International Youth Day
12 August 2017


Ahead of International Youth Day, celebrated on 12 August, the United Nations in India visited Bhubaneswar in Odisha State to discuss the importance of youth in reaching the Sustainable Development Goals (SDGs) with students at three of the city’s proud educational institutions: The Kalinga Institute for Science and Technology (KIIT), The Kalinga Institute for Social Sciences (KISS) and the SAI International School.

SAI International School organized a three-day Model UN, with hundreds of Indian and international students participating, under the theme “One World, One Family” – the ancient Indian principle that all people and issues are inter-connected – that could well have been the motto reflecting the spirit of the SDGs.

The 17 SDGs and 169 targets are part of the 2030 Agenda for Sustainable Development adopted by 193 Member States at the UN General Assembly Summit in September 2015. These goals are the result of an unprecedented consultative process that brought national governments and millions of citizens from across the globe together to negotiate and adopt the global path to sustainable development for the next 15 years. The SDGs cover important issues such as poverty, hunger, education, health and education, gender equality, water and sanitation, economic growth and decent work, reducing inequalities, sustainable cities, climate action, ecosystems and peace and justice.

The current generation of youth is the largest young generation the world has ever seen. And as the Agenda 2030 is essentially a vision for their future, young people have an important role to play in making it a reality.

“I count on you to make this universal agenda your own – this is your agenda. Your actions will determine what your future will look like,” Derk Segaar, Director of the UN Information Centre in Delhi, told the student at SAI International School.

But the challenges facing today’s youth are daunting. Despite the global unemployment rate falling from 6.1 percent in 2010 to 5.7 percent in 2016, according to the recently released UN SDG progress report, youth were nearly three times more likely than adults to be without a job. And in India, the government targets to train 400 million people by 2022 under the National Policy for Skill Development.

Meanwhile at the Kalinga Institute for Industrial Technology in Bhubaneswar, 25,000 tuition-paying students help another 25,000 students with a tribal background receive free education, accommodation and food at the Kalinga Institute for Social Sciences. It is an inspiring real-life example of the interconnectedness of SDGs and the principle of Leave no One Behind.

Founded by Achyuta Samanta, the KISS free education programme for tribal communities addresses most SDGs: reducing poverty and inequality, improving health, nutrition, gender equality, youth empowerment and education, providing decent work and opportunities for marginalized communities, helping to build peaceful societies by providing opportunities for youth in local unrest-affected areas, building environmental awareness and combatting climate change through a myriad of environmental projects on campus (which runs on solar energy).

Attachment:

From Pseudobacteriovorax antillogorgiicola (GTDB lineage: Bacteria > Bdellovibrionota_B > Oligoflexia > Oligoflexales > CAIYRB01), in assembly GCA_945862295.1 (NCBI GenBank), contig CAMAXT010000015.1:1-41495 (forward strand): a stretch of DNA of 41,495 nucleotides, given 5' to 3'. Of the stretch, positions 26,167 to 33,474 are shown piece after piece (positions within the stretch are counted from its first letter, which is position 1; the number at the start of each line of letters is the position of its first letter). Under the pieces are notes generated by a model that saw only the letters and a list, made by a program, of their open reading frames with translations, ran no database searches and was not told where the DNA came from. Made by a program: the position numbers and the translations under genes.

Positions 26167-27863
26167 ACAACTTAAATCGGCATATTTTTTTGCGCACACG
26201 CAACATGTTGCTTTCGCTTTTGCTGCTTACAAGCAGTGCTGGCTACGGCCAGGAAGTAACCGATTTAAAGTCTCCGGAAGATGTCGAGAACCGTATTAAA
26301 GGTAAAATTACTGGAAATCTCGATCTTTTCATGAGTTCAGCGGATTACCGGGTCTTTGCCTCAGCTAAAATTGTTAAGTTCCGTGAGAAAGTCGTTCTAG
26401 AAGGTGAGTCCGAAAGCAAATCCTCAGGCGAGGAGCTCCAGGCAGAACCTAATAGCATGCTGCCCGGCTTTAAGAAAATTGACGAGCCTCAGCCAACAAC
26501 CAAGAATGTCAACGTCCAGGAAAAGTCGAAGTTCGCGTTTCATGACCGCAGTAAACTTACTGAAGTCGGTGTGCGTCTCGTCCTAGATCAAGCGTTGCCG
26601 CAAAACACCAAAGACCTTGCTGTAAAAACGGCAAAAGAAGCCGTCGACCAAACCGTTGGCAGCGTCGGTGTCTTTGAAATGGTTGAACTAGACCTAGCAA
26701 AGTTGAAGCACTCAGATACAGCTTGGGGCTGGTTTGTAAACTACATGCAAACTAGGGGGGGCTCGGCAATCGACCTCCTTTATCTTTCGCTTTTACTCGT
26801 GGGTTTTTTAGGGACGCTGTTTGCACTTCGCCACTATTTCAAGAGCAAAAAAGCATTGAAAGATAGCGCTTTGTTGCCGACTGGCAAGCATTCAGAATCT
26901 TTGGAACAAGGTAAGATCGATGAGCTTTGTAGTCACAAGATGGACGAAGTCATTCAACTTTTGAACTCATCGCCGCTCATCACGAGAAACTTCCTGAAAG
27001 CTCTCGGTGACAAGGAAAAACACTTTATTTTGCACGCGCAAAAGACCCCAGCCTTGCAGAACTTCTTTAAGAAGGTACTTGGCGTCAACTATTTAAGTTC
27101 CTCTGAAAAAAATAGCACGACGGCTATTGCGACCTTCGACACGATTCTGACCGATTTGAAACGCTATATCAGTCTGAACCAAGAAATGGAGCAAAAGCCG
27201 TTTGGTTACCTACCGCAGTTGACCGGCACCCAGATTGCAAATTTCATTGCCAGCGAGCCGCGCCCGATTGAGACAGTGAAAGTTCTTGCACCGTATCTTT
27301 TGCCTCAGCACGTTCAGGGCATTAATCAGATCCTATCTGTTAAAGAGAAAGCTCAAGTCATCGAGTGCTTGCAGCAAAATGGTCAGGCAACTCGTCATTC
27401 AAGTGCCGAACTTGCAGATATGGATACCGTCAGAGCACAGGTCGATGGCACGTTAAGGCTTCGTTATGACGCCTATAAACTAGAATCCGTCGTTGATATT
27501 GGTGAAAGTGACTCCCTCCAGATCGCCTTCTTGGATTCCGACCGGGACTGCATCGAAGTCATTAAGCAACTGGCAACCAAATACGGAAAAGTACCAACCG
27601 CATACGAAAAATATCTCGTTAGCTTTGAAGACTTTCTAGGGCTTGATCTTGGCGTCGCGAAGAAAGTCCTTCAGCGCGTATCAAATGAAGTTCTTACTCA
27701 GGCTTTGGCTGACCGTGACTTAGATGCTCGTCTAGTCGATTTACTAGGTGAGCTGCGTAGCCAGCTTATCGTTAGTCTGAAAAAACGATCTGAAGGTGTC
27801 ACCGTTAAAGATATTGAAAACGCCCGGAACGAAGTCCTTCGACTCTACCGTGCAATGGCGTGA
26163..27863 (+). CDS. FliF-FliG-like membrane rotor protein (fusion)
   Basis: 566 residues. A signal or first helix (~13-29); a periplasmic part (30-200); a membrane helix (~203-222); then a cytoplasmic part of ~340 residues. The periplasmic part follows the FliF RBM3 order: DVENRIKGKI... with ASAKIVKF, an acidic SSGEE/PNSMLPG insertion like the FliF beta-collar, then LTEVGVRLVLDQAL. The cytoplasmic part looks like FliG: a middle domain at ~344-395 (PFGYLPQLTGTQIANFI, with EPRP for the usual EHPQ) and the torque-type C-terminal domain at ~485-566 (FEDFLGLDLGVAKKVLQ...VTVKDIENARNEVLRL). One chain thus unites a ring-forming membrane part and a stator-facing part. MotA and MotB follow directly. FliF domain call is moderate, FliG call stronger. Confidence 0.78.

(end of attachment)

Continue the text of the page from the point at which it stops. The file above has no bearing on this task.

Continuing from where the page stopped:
“We have demonstrated though our programmes that children can be agents of change for their families and their community”, Samanta said.

The Government of India is strongly committed to the 2030 Agenda as evidenced by the statements of the Prime Minister and other senior Ministers at national and international meetings. For 14 out of 17 SDGs, large-scale national programmes already existed in India, even before the adoption of the SDGs.

At the core of this global agenda for 2030 is the principle of ‘Leave No One Behind’ or reaching those furthest behind, first. Development in all its dimensions must be inclusive of all people, everywhere, and should be built through the participation of everyone, with special efforts made to reach the most vulnerable and marginalised.

During his inaugural address on 25 July 2017, Indian President Kovind alluded to these principles by stating: “Each Indian is a nation builder. The key to India’s success is its diversity”. He added that “India should focus on its ability to enhance access and opportunity for the last person and the last girl-child from an underprivileged family in the last house in the last village.”

Under SDG 10, Reduced Inequalities, the principle of Leave No One Behind is translated in the concrete target to increase and sustain income growth of the bottom 40% of the population in a country at a rate which is higher than the national average.

On 26 July, Odisha State announced its own targeted efforts to leave no one behind, establishing special development councils in nine tribal-dominated districts.

Addressing around 7,000 young students at KISS, Mr. Segaar encouraged in particular the young girls to take their studies seriously. “To solve the world’s most challenging problems, we need your brain power, your creativity, your ideas and your leadership,” he said.

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